Jazz trombonist Jack Teagarden once referred to Ruby Braff as the "Ivy League's Louis Armstrong." That legacy of great trumpet performance and recording is brought to readers in Thomas Hustad’s Born to Play: The Ruby Braff Discography and Directory of Performances. Braff’s uncompromising standards, musical taste, and creative imagination informed his consummate artistry in creating music beautifully played. He achieved swiftly what few musicians accomplish in a lifetime by developing a unique and immediately recognizable style. For a reminder of that we need but play any of the more than 150 released recordings on which he appears. These records span a total of 54 years, from 1949 to 2002, a feat almost unmatched in jazz recording. This was five years longer than even Louis Armstrong.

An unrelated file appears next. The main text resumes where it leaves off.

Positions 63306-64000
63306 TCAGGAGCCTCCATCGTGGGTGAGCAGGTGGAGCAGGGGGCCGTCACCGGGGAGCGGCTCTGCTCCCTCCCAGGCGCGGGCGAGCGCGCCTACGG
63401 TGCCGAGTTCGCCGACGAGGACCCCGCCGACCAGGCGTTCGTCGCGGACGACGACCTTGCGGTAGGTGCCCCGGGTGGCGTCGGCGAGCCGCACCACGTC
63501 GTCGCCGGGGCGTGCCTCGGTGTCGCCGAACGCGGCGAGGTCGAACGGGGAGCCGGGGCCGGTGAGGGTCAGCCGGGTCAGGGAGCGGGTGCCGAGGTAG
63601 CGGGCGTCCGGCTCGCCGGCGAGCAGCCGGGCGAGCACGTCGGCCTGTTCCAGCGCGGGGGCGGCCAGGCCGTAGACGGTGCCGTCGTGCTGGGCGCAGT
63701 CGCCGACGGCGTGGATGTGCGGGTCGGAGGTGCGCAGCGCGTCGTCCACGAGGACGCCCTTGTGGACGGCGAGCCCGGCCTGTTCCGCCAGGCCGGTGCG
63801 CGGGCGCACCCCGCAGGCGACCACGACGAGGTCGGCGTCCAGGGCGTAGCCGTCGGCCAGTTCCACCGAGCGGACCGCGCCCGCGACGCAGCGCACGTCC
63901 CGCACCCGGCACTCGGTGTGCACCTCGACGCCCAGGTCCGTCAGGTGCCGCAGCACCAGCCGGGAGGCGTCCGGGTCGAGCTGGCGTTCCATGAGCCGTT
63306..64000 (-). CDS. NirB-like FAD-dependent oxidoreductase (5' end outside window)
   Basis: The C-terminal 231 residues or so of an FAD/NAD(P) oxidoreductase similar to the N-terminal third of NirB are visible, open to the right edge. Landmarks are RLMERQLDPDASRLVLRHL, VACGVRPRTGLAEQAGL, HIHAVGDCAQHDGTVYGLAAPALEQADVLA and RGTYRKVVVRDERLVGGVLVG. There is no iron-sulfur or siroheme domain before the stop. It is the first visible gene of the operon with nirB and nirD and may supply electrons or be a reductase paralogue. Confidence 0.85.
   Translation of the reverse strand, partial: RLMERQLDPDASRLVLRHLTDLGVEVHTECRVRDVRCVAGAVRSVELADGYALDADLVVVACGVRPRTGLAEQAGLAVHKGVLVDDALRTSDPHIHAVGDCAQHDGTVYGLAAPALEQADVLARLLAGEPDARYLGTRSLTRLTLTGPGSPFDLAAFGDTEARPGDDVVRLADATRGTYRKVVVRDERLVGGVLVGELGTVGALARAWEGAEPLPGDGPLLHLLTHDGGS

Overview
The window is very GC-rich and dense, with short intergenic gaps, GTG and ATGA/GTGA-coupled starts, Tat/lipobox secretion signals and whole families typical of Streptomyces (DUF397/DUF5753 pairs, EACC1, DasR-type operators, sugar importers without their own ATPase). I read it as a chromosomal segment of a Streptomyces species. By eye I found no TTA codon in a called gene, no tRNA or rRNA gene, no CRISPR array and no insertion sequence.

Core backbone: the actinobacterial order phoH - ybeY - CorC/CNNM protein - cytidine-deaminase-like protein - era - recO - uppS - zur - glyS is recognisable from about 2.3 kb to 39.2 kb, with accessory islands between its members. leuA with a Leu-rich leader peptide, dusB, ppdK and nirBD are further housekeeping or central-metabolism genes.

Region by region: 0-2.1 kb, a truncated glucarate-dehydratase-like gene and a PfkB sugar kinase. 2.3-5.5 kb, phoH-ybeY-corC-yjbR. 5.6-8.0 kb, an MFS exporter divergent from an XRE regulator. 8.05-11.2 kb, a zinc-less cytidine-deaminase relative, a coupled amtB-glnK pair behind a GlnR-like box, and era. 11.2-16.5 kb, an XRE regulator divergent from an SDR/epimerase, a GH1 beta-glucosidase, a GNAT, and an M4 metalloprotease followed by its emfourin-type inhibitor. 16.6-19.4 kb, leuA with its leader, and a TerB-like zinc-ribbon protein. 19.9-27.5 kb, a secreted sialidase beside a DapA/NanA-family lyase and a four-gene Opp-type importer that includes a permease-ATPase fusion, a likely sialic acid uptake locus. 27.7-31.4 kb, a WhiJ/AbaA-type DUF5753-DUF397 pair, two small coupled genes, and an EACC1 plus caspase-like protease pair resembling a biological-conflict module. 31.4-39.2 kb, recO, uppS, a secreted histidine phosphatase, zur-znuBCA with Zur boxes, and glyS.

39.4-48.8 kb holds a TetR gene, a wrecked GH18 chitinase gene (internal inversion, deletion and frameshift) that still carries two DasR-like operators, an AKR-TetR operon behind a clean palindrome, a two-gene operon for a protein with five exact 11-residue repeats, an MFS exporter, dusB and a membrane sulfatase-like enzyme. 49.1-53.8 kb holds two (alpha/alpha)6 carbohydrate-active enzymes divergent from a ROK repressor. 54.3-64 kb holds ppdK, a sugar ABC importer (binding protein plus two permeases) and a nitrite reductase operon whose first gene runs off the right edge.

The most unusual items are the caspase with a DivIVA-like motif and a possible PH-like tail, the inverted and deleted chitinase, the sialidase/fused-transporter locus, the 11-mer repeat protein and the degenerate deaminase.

Although prepared in discographical style, capturing information about both commercial recordings and previously undocumented performances, Born to Play serves as a biography of the artist, detailing the path he paved as a performer and featuring personal recollections of his musical career with commentary from other figures. Images over the course of his half century of playing fill out this comprehensive survey of Braff's performing and recording career. This bio-discography of the man who jazz drumming legend Buddy Rich declared "one of my favorite trumpeters" and singing giant Tony Bennett described as "my great friend who now holds the reigning position of the best cornet player in the world" is sure to be of interest to jazz fans and scholars alike.